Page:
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Old 30th January 2019, 05:56 PM   #1
AHorsa
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Default Miquelet Lock Pistol end 17th c

Dear all,

a couple of month ago I aquired this pistol, which is likely Italian (Brescia?) and from the end of the 17th century (other opinions warmly appreciated). The first part of the shaft was missing, so I used the long evenings nowadays to replace it.
I like the metal fittings with the dragon heads and the grotesque head at the knob and the guard.
Does anyone know the marking on the lock?

Best regards
Andreas
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Old 30th January 2019, 10:08 PM   #2
Fernando K
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Hello

Of course it's Italian. Lock of miquelete, to the Roman, It is very old, for the length of the cannon, of the middle / ends of the 17th century. Regarding P. F. I am going to bucar if I find something in my papers

The stone screw seems not to be original

affectionately
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Old 31st January 2019, 11:04 AM   #3
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In Agostino Gaibi, Armi da Fuoco Italiane there is an extensive list of Italian gunmakers from 1500-1850. I found there three gunmakers with the initials "PF" working in the time from ca. 1660 to 1720. These are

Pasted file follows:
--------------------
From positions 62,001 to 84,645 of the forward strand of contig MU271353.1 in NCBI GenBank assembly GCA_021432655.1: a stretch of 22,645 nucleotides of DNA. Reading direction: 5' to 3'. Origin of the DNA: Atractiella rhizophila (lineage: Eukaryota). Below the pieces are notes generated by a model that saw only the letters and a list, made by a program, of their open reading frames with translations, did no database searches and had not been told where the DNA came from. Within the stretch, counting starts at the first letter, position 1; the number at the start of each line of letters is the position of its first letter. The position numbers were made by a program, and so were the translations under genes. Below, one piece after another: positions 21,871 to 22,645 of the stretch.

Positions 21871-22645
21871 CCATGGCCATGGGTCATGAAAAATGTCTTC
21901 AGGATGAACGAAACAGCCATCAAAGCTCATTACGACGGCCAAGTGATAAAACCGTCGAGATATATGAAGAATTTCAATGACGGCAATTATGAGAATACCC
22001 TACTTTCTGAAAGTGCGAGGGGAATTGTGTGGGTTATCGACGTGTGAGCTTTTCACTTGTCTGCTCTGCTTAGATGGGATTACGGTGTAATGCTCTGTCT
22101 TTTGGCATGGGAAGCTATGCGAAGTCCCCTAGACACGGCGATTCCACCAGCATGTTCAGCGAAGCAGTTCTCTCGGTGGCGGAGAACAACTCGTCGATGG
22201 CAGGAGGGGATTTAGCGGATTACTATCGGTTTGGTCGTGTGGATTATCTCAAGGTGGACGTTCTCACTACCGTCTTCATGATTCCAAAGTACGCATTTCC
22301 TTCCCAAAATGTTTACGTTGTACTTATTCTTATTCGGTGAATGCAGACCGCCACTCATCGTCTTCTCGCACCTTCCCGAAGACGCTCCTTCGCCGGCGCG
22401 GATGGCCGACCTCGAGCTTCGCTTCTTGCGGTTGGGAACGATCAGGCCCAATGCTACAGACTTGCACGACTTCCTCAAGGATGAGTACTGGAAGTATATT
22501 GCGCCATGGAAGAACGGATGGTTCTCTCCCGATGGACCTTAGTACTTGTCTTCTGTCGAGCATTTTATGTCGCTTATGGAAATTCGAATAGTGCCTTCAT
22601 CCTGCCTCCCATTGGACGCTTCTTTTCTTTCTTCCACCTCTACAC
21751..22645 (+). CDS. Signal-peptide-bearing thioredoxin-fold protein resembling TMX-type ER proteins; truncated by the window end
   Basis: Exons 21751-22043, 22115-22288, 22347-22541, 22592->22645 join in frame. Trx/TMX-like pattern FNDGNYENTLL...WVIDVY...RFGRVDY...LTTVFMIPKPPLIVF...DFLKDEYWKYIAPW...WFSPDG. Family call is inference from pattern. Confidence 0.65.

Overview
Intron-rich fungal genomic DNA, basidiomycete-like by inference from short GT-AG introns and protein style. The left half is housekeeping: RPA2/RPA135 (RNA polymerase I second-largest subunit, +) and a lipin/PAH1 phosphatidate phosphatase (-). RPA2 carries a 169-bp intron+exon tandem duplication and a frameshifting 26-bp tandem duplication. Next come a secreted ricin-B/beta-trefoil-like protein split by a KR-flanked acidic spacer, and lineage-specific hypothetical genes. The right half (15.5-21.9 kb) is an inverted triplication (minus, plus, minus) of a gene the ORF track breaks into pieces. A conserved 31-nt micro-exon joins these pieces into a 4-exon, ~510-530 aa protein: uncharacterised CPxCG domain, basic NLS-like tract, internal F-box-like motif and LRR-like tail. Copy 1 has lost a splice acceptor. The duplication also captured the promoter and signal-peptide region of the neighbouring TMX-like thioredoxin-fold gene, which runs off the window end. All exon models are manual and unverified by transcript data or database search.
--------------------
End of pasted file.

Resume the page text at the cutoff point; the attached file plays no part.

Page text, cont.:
FRANCESE, Paolo, Brescia 1675-1700
FRASSINI, Pietro, Brescia 1698-1734
FORNAZI, Pietro Paolo, Brescia 1650-1685.

The pistol is certainly made in the years between 1680 and 1700, a very similar one is pictured in the above book under n°183. This was made by Agostino BARBAGLI in Brescia ca 1680. Its calibre is 12mm. From the foto you can see how the cock should look like.
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Old 31st January 2019, 12:54 PM   #4
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Hey There,

great! Thanks for the answers and the information on the possible makers. If I should guess, I would say it was made by Mr Francese, as his (working?) dates fit best. Foranzi would be a bit too early and maybe would have put a second P as his initials. Frassini was a bit too late.

The calibre of this gun here is also 12mm.

Sure, the screw is not the original one. But it seems to be there since a long time. So it somehow belongs to the gun.

Cheerio
Andreas
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Old 31st January 2019, 04:59 PM   #5
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Hi Andreas.

That is a very nice, early Italian pistol. Congratulations.